Revisiting the Edo property tax law

on   /   in Viewpoint 12:48 am   /   Comments

You can’t make an omelette without breaking an egg-English Idiom
WHEN Governor Adams Oshiomhole mounted the saddle as Governor of Edo State in November 2008, he met Edo in a sorry state.

Infrastructure was in shambles. The roads were impassable; schools were not even fit for chickens; the state-owned hospitals and health centres were at best death centres; industries were shut and non-functional; unemployment was at its highest level as previous governments had imposed a freeze on fresh employment; workers and pensioners were owed months and months of arrears; water was a scarce resource in parts of the state, especially, Edo Central and the state was bleeding from corrupt practices from those who were at the helm.

What the Governor did was to first plug the loophole of corruption and reversed the trend when recurrent votes outweighed capital votes.

In his four years in office, Oshiomhole has lived up to his promise to the people of the state that the decay in which the previous government left the state would be reversed.

Today, the promises have been fulfilled and the people now see that government can really work for the people. The success story of the Oshiomhole administration is felt in all parts of the state, from Benin City the state capital to Ososo in Akoko Edo; from Uromi in Esan North-East to Ozalla in Owan West the report is the same: Oshiomhole is working.

Roads are being constructed across the three senatorial districts that some say Edo is now a giant construction site; schools are being rebuilt with red aluminum roofs, PVC ceilings, tiled floors, aluminum windows and white board making public schools in the state comparable to anyone anywhere in the world; flood which used to be a perennial problem in Benin City, the state capital, is now being tackled through a comprehensive storm water master plan; water problem in parts of the state, especially Edo Central where the water level is low and the topography difficult is now being tackled as water now flows in Ekpoma, Iruekpen and other parts of Edo Central which had no water for upwards of 35 years. The water problem is being tackled by the high-tech dando water drilling rigs which can drill for up to 1,500 metres.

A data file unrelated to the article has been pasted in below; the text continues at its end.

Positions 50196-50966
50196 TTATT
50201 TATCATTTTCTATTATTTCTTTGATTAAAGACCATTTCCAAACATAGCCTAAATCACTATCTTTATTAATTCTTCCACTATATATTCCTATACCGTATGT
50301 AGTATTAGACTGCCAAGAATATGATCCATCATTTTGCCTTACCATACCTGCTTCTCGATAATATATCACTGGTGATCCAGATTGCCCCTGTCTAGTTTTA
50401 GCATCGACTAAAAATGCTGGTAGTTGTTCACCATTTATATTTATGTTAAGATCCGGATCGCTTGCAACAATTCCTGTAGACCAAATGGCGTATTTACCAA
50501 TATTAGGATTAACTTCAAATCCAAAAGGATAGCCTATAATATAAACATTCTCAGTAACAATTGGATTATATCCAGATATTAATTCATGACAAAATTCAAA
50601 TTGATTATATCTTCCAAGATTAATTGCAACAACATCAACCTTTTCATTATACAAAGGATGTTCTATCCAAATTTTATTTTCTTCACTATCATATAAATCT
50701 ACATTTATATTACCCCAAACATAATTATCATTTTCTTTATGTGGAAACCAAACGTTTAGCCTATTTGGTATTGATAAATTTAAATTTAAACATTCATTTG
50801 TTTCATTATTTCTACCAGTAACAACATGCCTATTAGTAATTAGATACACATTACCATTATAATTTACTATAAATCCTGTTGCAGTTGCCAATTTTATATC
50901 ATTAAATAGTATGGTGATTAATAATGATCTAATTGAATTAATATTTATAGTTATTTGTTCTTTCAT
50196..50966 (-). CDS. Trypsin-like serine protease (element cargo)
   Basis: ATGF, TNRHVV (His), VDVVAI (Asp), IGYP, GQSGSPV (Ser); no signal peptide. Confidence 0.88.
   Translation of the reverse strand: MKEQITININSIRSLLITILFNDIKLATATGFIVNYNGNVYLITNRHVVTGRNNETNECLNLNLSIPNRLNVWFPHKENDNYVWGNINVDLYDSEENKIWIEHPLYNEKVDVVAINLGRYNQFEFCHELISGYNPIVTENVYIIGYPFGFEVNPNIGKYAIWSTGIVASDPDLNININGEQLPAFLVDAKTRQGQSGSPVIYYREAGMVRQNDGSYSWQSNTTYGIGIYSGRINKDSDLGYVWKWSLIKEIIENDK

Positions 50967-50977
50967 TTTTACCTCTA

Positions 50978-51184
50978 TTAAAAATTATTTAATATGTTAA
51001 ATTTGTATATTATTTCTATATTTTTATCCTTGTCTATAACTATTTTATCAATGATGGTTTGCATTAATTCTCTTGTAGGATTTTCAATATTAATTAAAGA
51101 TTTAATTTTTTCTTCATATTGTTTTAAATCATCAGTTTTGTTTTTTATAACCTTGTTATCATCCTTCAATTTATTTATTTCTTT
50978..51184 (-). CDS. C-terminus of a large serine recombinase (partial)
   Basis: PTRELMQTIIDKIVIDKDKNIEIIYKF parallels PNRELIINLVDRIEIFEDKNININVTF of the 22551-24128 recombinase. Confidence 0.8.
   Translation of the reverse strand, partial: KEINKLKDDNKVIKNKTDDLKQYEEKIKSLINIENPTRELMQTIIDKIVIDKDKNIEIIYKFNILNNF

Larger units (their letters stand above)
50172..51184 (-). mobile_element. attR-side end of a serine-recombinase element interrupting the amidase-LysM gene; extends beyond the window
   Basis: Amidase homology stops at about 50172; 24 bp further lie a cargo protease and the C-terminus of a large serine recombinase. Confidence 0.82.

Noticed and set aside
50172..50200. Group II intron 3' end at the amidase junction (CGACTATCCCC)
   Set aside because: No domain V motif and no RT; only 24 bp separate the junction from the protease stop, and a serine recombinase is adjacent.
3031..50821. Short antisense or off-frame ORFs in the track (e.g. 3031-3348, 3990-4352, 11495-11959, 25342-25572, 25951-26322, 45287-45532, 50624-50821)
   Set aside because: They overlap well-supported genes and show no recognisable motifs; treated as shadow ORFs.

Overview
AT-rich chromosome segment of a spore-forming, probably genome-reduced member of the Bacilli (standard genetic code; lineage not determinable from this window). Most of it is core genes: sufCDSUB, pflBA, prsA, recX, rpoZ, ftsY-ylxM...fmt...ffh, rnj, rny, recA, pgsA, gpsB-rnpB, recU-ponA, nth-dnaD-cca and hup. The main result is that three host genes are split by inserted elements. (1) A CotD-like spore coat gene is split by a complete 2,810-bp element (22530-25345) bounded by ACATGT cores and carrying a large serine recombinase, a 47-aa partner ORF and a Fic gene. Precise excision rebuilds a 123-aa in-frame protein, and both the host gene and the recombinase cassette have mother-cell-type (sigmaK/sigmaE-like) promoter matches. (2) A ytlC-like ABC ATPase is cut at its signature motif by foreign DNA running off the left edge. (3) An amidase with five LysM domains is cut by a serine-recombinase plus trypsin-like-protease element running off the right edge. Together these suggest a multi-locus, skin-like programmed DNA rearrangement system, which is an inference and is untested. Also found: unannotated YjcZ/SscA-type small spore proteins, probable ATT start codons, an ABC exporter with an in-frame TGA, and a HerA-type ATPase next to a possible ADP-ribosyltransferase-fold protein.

In the area of hospitals, the mother and child hospital at Ewohinmi, Auchi, Otuo stands out as standard general hospital which can be compared with anyone anywhere in the country, and work on the 5-Star 120-bed hospital Complex at the Central Hospital would have been completed but for an unfortunate setback.

The work the Governor is doing across the state has no doubt attracted comments from far and wide, from the clergy to the experts from the trader to the ordinary man on the street.

To the Chief Imam of Benin, Alhaji Abdul-Fattah Enabulele, “the new Edo state is working and in all directions, there are landmark changes taking place.”

The World Bank in its assessment of Oshiomhole’s government through its Country Director, Marie Francoise Marie-Nelly said: “I have done my homework before coming and I have noticed that Edo state’s social indicators are above the national average. I would like to commend you on your performance and to encourage you to continue because you can certainly do even more”

Her predecessor, Mr. Onno Ruhl had this to say: “We believe that Edo State is one of the states in Nigeria where the willingness to change is the fastest in Nigeria.”

For the traders at the New Lagos Street area of the state capital led by their President, Mr. David Ohenhen: “We appreciate what the Governor is doing in the state and we will give him full support.”

A respected Benin Chief, Chief Nosakhare Isekhure, Isekhure of Benin on his part said: “There is no person in the history of Bendel and Edo States that has performed so well as Oshiomhole. For the first time in the history of Edo state, market women pray every day that God will help Oshiomhole sustain the level of development.”

Now to meet the expectation of the people by sustaining the development and even propel the state to a higher level, the governor must have the financial resources at his disposal.

The monthly handout from the federation account from Abuja will not do the magic the people want in the transformation of the state.

What is required of a right-thinking government to look at ways of generating revenue internally to fund projects in the state. This the Governor has done.

Now, the Governor has passed into law the Land Use Charge or the Property Law, which is already applicable in many countries of the world and some states in the country.

According to Wikipedia, “a property tax (or millage tax) is a levy on property that the owner is required to pay. The tax is levied by the governing authority of the jurisdiction in which the property is located; it may be paid to a national government, a federated state, a county/region, or a municipality.”

Mr. SAMUEL EGUAIKHIDE, a commentator on national  issues, wrote from Ekpoma, Edo State.

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